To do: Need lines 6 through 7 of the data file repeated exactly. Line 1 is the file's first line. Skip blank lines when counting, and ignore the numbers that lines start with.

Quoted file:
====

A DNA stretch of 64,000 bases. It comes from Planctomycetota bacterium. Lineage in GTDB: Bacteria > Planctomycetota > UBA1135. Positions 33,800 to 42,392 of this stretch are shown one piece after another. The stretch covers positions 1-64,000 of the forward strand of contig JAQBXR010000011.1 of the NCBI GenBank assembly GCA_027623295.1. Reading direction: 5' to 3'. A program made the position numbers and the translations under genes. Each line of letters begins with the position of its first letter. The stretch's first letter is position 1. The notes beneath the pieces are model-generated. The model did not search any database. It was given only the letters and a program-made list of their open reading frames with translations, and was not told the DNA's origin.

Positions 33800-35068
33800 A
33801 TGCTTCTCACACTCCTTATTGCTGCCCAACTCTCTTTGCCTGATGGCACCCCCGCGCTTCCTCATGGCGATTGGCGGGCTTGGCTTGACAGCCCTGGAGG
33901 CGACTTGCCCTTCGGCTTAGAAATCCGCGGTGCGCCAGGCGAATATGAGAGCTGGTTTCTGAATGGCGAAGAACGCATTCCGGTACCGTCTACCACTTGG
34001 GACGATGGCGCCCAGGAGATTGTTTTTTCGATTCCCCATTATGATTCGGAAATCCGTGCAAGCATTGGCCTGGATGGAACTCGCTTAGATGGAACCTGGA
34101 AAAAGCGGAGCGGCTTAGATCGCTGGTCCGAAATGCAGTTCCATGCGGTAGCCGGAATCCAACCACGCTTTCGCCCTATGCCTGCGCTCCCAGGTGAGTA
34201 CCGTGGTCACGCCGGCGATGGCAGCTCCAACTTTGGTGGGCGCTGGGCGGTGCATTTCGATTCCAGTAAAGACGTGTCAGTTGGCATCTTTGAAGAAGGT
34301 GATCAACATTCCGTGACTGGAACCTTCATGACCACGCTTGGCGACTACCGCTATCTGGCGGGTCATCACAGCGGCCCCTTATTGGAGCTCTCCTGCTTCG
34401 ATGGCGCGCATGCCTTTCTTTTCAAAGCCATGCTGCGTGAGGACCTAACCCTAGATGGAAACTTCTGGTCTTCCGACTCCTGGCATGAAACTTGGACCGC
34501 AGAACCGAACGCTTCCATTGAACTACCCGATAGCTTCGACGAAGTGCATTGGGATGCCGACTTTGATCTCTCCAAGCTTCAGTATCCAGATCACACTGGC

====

34001 GACGATGGCGCCCAGGAGATTGTTTTTTCGATTCCCCATTATGATTCGGAAATCCGTGCAAGCATTGGCCTGGATGGAACTCGCTTAGATGGAACCTGGA
34101 AAAAGCGGAGCGGCTTAGATCGCTGGTCCGAAATGCAGTTCCATGCGGTAGCCGGAATCCAACCACGCTTTCGCCCTATGCCTGCGCTCCCAGGTGAGTA